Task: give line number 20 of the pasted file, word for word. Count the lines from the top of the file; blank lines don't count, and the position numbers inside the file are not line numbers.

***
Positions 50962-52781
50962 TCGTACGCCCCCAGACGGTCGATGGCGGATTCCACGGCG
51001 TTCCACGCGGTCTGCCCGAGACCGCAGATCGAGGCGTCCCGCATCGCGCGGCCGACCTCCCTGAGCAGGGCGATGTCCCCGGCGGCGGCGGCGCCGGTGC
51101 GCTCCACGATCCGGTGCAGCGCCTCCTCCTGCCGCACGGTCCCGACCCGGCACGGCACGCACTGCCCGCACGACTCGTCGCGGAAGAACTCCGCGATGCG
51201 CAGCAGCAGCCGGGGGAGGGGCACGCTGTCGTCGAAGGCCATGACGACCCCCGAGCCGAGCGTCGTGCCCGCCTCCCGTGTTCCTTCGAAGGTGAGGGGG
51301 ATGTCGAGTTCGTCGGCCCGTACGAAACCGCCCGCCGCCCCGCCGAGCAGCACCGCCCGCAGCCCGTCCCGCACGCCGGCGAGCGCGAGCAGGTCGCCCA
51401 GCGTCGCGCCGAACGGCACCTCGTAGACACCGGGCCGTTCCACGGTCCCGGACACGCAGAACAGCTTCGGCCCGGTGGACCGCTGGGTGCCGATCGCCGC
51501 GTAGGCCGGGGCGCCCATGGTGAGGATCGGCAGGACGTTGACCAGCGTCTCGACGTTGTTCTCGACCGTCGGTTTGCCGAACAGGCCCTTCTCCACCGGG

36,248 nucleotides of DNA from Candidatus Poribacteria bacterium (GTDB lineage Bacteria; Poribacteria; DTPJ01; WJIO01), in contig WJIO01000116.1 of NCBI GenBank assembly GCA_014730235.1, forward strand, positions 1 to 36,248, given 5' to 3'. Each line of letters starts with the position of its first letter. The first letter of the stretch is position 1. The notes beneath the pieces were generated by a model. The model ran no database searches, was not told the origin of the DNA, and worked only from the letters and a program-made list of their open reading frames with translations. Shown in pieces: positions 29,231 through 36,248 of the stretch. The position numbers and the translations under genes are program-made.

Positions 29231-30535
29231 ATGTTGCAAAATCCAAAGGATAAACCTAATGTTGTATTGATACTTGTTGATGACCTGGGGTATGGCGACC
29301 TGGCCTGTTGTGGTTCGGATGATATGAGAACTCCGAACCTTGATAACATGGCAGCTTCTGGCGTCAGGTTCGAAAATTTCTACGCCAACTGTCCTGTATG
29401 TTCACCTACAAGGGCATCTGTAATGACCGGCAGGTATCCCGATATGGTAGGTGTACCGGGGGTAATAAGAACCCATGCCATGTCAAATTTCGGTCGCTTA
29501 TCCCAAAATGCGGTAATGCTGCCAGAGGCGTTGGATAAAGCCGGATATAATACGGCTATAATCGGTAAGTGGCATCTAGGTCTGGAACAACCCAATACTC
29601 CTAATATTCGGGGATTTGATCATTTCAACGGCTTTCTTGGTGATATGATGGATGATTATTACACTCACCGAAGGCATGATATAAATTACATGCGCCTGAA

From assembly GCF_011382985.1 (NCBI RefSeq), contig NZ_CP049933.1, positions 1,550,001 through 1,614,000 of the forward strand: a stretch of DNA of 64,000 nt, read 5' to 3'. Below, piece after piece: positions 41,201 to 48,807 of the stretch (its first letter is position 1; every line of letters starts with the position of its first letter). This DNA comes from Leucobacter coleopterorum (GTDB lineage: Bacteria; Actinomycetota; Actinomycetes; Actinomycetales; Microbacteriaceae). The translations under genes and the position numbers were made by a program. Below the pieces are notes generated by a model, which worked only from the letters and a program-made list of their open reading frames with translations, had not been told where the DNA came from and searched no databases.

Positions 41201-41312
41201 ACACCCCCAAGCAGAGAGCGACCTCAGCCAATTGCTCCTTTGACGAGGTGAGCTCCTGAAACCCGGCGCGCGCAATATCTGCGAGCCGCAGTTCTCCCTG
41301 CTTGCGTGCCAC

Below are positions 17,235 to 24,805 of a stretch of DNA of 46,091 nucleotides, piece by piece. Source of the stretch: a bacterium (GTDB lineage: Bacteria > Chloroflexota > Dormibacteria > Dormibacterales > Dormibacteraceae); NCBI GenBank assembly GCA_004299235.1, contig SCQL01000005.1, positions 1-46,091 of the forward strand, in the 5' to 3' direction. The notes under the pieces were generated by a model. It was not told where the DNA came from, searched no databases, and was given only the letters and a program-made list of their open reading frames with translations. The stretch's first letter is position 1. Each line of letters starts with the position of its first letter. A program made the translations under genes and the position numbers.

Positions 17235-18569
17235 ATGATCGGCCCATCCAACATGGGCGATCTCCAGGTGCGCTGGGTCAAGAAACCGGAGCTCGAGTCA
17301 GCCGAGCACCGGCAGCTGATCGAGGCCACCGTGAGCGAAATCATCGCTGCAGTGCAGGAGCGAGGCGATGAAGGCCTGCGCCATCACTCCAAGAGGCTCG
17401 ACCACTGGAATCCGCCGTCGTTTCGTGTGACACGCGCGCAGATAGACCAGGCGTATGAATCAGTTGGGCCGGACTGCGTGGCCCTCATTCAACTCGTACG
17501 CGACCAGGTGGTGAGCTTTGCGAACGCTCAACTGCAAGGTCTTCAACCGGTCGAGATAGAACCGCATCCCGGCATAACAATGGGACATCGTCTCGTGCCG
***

Below are positions 17,235 to 24,805 of a stretch of DNA of 46,091 nucleotides, piece by piece. Source of the stretch: a bacterium (GTDB lineage: Bacteria > Chloroflexota > Dormibacteria > Dormibacterales > Dormibacteraceae); NCBI GenBank assembly GCA_004299235.1, contig SCQL01000005.1, positions 1-46,091 of the forward strand, in the 5' to 3' direction. The notes under the pieces were generated by a model. It was not told where the DNA came from, searched no databases, and was given only the letters and a program-made list of their open reading frames with translations. The stretch's first letter is position 1. Each line of letters starts with the position of its first letter. A program made the translations under genes and the position numbers.